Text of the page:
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Improving prevention for children and families and making change stick

Michael Wyatt

It is well known that providing preventative support earlier, at the right place, to the right people, will improve outcomes for children and families. Yet, the ability for staff to deliver prevention is hindered by policy-driven budgeting, insufficient insight to enable community-based support, and a risk-averse culture that halts interventions prematurely before impact can be assessed.

Whilst the central legislation in adult social care (Care Act 2014) states that local government must “provide or arrange for provision of services, facilities or resources” that contribute towards preventing needs for care and support (referencing prevention 26 times), the Children’s Act 2004 has no dedicated prevention policy, referencing prevention only twice (neither of which refer to preventing needs escalating). This has a natural knock-on effect to the way local government sets its budgets and priorities, and prevention for children’s services is pushed aside to fulfil statutory responsibilities.

We cannot wait for legislative change. There is an opportunity now to build on what we know and provide the right support for children and families. Action must be taken now, by:

1. Providing better insight and evidence to strengthen the case for preventative services

Arguing the case for investment requires clarity on forecasted financial and non-financial benefits. Whilst challenging, services must capture and demonstrate evidence of potential and real impact and outcomes of prevention. The use of primed metrics and trajectory management can achieve this. Primed metrics measure impact by connecting purpose and the need to have information that enables decision-makers to act. Unlike traditional methods, they are drawn across system boundaries in a recognition of complex systems that like prevention exist within. Trajectory management enables primed metrics to be tracked over time, providing an overview of system improvement and benefits realisation. Effective trajectory modelling will demonstrate that costly statutory services can be reduced if emerging needs are identified and supported earlier, which will ultimately improve outcomes. Drawing on this insight, and other best-practice interventions, will strengthen the case to increase internal funding or centralised grants.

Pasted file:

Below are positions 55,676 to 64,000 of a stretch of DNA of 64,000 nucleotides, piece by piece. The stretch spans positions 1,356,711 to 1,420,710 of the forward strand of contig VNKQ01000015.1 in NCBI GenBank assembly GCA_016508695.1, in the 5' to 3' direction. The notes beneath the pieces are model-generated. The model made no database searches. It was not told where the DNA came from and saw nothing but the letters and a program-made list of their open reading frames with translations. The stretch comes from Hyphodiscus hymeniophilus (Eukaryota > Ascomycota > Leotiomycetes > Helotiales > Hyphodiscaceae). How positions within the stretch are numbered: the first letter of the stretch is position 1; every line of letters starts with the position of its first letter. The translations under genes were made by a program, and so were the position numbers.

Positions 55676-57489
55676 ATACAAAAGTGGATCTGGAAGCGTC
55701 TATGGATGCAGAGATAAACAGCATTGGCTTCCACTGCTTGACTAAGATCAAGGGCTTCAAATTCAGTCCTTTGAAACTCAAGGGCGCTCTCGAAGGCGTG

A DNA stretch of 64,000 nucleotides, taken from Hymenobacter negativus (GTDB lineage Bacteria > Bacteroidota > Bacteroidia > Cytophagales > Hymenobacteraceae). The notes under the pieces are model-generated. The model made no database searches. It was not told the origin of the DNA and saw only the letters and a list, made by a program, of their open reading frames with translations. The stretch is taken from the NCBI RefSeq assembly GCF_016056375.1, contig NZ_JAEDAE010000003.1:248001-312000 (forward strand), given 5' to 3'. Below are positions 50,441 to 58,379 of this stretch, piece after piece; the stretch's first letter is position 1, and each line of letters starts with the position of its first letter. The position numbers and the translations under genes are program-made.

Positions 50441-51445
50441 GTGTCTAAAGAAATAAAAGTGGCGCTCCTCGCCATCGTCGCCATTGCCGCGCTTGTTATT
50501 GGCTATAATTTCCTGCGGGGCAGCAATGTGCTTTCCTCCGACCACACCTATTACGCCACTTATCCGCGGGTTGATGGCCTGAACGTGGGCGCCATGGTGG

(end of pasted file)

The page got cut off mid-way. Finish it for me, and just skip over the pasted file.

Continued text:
2. Improving collaborative working and insight sharing across services, directorates and system partners

Children and families often receive support from different services and organisations at different times, including universal support from health, education and voluntary settings. Frustratingly, the interdependencies of these organisations are not often considered and targeted prevention support is therefore not provided. Each of these organisations understand the challenges that their communities face, and the support that could be most effective. Sharing and combining insight across all services and organisations within the system allows for holistic, insight-led commissioning. This is the best chance for wrap-around prevention support for families.

3. Commissioning and delivering prevention via community-based models

Local authorities often cover diverse and complex geographical spaces, and a range of variables alter the way services can be delivered and accessed. Better understanding local community assets, needs and drivers for statutory support enables community operating models to be tailored towards smaller communities. Delivering the right prevention support, at the right time, to the right people is critical – particularly for deprived areas.

None of this can happen overnight. Political and strategic commitments need to be made. Adequate time, effort and resources must be allocated. Effective use of data and collaborative working across complex systems is essential. But critically, it requires confidence to maintain momentum and delivery at times when it may seem easier to de-prioritise and shift resources further up the system.

Making change stick is never easy, and it certainly isn’t the same as agreeing something should change in principal but not acting on it. Jeff Hiatt’s ADKAR Model of Change distils the five sequential (but often overlapping) building blocks to change. Learn how this model can be applied to increasing prevention services in my next blog.

Written by

Michael Wyatt

Senior Consultant

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